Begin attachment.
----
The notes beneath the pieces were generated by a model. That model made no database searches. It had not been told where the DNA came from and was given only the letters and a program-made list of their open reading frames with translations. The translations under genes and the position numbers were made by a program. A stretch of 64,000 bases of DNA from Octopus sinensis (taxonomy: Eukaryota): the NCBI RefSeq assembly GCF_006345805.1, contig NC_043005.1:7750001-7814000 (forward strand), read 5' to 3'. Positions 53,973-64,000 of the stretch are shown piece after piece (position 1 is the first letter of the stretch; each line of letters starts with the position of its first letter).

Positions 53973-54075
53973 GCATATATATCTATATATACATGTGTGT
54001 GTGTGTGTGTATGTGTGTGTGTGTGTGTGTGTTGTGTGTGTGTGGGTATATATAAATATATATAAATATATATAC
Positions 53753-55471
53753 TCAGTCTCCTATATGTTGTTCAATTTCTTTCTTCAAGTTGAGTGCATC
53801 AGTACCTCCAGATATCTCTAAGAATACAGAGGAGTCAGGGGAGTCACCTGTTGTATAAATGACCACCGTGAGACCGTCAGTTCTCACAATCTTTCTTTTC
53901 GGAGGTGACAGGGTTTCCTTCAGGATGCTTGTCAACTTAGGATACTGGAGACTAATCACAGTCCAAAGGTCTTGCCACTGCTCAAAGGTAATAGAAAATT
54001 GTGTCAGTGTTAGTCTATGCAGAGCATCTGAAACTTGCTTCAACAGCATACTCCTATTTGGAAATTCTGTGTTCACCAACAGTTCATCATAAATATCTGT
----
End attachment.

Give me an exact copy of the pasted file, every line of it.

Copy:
The notes beneath the pieces were generated by a model. That model made no database searches. It had not been told where the DNA came from and was given only the letters and a program-made list of their open reading frames with translations. The translations under genes and the position numbers were made by a program. A stretch of 64,000 bases of DNA from Octopus sinensis (taxonomy: Eukaryota): the NCBI RefSeq assembly GCF_006345805.1, contig NC_043005.1:7750001-7814000 (forward strand), read 5' to 3'. Positions 53,973-64,000 of the stretch are shown piece after piece (position 1 is the first letter of the stretch; each line of letters starts with the position of its first letter).

Positions 53973-54075
53973 GCATATATATCTATATATACATGTGTGT
54001 GTGTGTGTGTATGTGTGTGTGTGTGTGTGTGTTGTGTGTGTGTGGGTATATATAAATATATATAAATATATATAC
Positions 53753-55471
53753 TCAGTCTCCTATATGTTGTTCAATTTCTTTCTTCAAGTTGAGTGCATC
53801 AGTACCTCCAGATATCTCTAAGAATACAGAGGAGTCAGGGGAGTCACCTGTTGTATAAATGACCACCGTGAGACCGTCAGTTCTCACAATCTTTCTTTTC
53901 GGAGGTGACAGGGTTTCCTTCAGGATGCTTGTCAACTTAGGATACTGGAGACTAATCACAGTCCAAAGGTCTTGCCACTGCTCAAAGGTAATAGAAAATT
54001 GTGTCAGTGTTAGTCTATGCAGAGCATCTGAAACTTGCTTCAACAGCATACTCCTATTTGGAAATTCTGTGTTCACCAACAGTTCATCATAAATATCTGT